As Published In
Oracle Magazine
May/June 2003

TECHNOLOGY: Ask Tom


On Measuring Distance and Aging

By Tom Kyte Oracle Employee ACE

Our expert computes distance without aging and highlights favorite Oracle9i features.

I created a PL/SQL function to compute the distance between two points, but it takes over one-half hour to execute when I call it from SQL. Here is the function:

create or replace function f_dist

 (in_lat1 in number, in_long1 in number,
  in_lat2 in number, in_long2 in number)
return number
as
begin
   return 3959 * ( acos (
     (sin(in_lat1/57.3)*

      sin(in_lat2/57.3))
        +
     (cos(in_lat1/57.3)*
      cos(in_lat2/57.3)*
      cos(abs(in_long2)/57.3
        - abs(in_long1)/57.3))
     ) );
exception

  when others then return 9999;
end f_dist;
/

I use a SQL query like the following to call the function:

select substr(Z2.ZIPP, 1, 7) ZIP
  from A PT, B TA, C Z2
 where (PT.REGION || PT.AREA ||
       PT.DISTRICT || PT.LOCATION) = :str
   and PT.LOCATION_ID = TA.LOCATION_ID
   and Z2.AVGLAT <
       (TA.LATITUDE + ( :dist / 69 ))
   and Z2.AVGLAT >
       (TA.LATITUDE - ( :dist / 69 ))

   and Z2.AVGLONG <
       (TA.LONGITUDE + ( :dist / 47 ))
   and Z2.AVGLONG >
       (TA.LONGITUDE - ( :dist / 47 ))
   and F_DIST(TA.LATITUDE, TA.LONGITUDE, i
      Z2.AVGLAT, Z2.AVGLONG) <= :dist;

If I do not use the PL/SQL call but rather run the function using acos/sin and so on, it runs in about 15 seconds. My questions are 1) why is the PL/SQL so much slower, and 2) is there a way to speed up this process?

This is an interesting question. After a little research (I got the real data to play with), what I discovered was that with the data set there were 612,296 invocations of the PL/SQL function F_DIST . It took about 2,083 seconds to run this query on my system (which was about the same as in the original setup), meaning that I called that PL/SQL function 294 times a second. That is a context switch from the SQL engine to the PL/SQL engine 294 times—every second. Each callout took at most 0.003 seconds, which by itself is very little time, but when you do it 612,296 times, it adds up! Any time you can run the code directly in SQL —and you should—it will almost certainly be faster than calling out to PL/SQL time and time again.

As for the second part—making it go faster—I think we can do that. Not only can you make it go faster, but you can do it more easily. Hidden inside the database is a lot of functionality for extended datatypes—XML, text, image, audio, video, and even spatial data.

So I asked our resident spatial guru, Clarke Colombo, to look at this problem, and he suggests that you augment the tables to include a spatial column and then use that spatial column in the query. Here is the code Clarke had to add:

alter table b add
(geometry mdsys.sdo_geometry);

update b a
  set a.geometry =
    mdsys.sdo_geometry(2001,null,
       mdsys.sdo_point_type(a.longitude,
                          a.latitude,
                          null),
       null, null)
 where latitude is not null;


insert into user_sdo_geom_metadata
values ('B','GEOMETRY'
   mdsys.sdo_dim_array(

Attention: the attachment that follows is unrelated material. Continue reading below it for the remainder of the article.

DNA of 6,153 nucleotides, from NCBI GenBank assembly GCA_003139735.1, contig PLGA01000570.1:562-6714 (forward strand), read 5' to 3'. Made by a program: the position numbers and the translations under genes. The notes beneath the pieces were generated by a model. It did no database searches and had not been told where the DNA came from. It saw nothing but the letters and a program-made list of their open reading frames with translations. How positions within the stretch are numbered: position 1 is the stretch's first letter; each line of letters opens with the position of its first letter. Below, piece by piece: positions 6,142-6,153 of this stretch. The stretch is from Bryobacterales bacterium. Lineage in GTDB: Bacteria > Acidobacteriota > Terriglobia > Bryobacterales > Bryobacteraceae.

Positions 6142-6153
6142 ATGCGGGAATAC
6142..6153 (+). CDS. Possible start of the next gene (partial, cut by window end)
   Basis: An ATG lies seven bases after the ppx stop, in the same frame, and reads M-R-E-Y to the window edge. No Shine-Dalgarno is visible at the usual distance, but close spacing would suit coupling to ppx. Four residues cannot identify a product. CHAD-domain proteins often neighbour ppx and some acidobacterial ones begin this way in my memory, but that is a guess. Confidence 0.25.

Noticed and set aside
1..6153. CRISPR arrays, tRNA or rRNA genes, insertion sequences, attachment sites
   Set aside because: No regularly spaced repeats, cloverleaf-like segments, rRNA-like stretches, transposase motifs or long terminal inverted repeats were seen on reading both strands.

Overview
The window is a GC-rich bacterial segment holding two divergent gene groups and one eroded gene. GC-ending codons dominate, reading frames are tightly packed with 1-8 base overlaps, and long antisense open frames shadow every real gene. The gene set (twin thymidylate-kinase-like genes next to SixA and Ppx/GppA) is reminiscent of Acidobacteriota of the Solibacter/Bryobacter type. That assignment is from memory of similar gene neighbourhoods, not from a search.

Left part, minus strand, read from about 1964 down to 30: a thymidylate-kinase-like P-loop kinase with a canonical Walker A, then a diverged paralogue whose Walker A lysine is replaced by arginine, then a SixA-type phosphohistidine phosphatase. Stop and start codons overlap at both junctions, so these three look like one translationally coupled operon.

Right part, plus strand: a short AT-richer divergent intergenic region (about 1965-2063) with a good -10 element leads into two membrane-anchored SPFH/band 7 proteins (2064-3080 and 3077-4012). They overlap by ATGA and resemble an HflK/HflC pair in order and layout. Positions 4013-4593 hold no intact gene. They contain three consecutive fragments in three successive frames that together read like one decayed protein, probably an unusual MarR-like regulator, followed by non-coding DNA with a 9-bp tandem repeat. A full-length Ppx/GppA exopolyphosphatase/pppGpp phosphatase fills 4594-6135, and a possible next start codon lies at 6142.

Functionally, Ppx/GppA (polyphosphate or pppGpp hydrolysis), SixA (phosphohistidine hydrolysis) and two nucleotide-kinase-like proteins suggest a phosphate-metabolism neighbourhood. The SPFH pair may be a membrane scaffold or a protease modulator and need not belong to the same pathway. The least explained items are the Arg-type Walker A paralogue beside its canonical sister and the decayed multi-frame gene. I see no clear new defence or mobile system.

mdsys.sdo_dim_element
      ('X',-180,180,.00005),
      mdsys.sdo_dim_element
      ('Y',-90,90,.00005)), null); 

create index b_sidx on b(geometry)
  indextype is mdsys.spatial_index;

The above process was for table B in your question. For table C, Clarke used the same process: he added a geometry column, registered it with the USER_SDO_GEOM_METADATA table, and then created a spatial index on it as well. Now Clarke's query to compute the distance becomes simply:

select substr(Z2.ZIPP, 1, 7) ZIP
  from A PT, B TA, C Z2
 where (PT.REGION || PT.AREA ||
       PT.DISTRICT || PT.LOCATION) = :str
   and PT.LOCATION_ID = TA.LOCATION_ID
   AND MDSYS.LOCATOR_WITHIN_DISTANCE
    (Z2.AVG_GEOM, TA.GEOMETRY,
     'distance = '||:dist||',units=mile')
                              = 'TRUE';

Clarke found that this query runs in 1 second versus more than 15 seconds using straight SQL.

Snapshot Too Old?

I wanted to drop all the indexes of my schema, so I tried the following code:

begin
for i in (select index_name 
           from user_indexes) 
loop
   execute immediate 

   'drop index '||
        i.index_name||' ';
end loop;
end;

I had about 500 indexes to drop, and it gave me an ORA-01555 error midway through. When I reran the code, it dropped the rest of the indexes. I do not understand this error; what do the rollback segments have to do with a drop index command? Can you please explain the mechanism?

Well, first I need to explain what causes an ORA-01555 "snapshot too old" error, and then I can describe what happened here. In short, when Oracle processes a query, such as your select index_name from user_indexes query, it does so using a consistent-read mechanism. This is implemented by using the UNDO information your session or other sessions created during the processing of inserts, updates, and deletes. So when Oracle Database reads a block to answer your query, it may need to read some UNDO information as well. To get the entire story behind this process, I encourage you to read the Oracle9i Database Concepts guide. MVRC stands for multiversioning and read consistency—two of the most important concepts to understand about Oracle Database.

In the normal processing of your query, Oracle reads some UNDO information. The ORA-01555 error is raised when some UNDO you need for answering your query no longer exists because it has been overwritten. UNDO (stored either in an UNDO tablespace or in rollback segments managed manually) is saved only for as long as the transaction that generated it is still active. Once that transaction commits, Oracle may overwrite that UNDO and reuse the space. If you have sized your UNDO tablespace (rollback segments) correctly, Oracle will not immediately overwrite this information but will instead keep it around for a while. This lets queries that need to use the UNDO information have access to it.

The ORA-01555 error is caused by having insufficiently sized UNDO space for the work your system does. Oracle wraps around and reuses the space, overwriting UNDO that is needed by some active query. One of the techniques that causes the ORA-01555 most frequently is the bad practice of committing in a cursor FOR LOOP , such as the following:

For x in ( select * 
             from emp )
loop
   ... process record ...
   update emp set ...
     where empno = x.empno;
   commit;
End loop;

By doing the update, you are generating UNDO against the EMP table. At the same time, by committing right after the update, you are telling Oracle "it is OK to reuse that undo space whenever." The problem is that your own query against EMP needs that UNDO information in order to get a read-consistent view of the EMP table. By committing in the loop, you are releasing resources that you yourself need.This style of coding is just asking for the ORA-01555 error.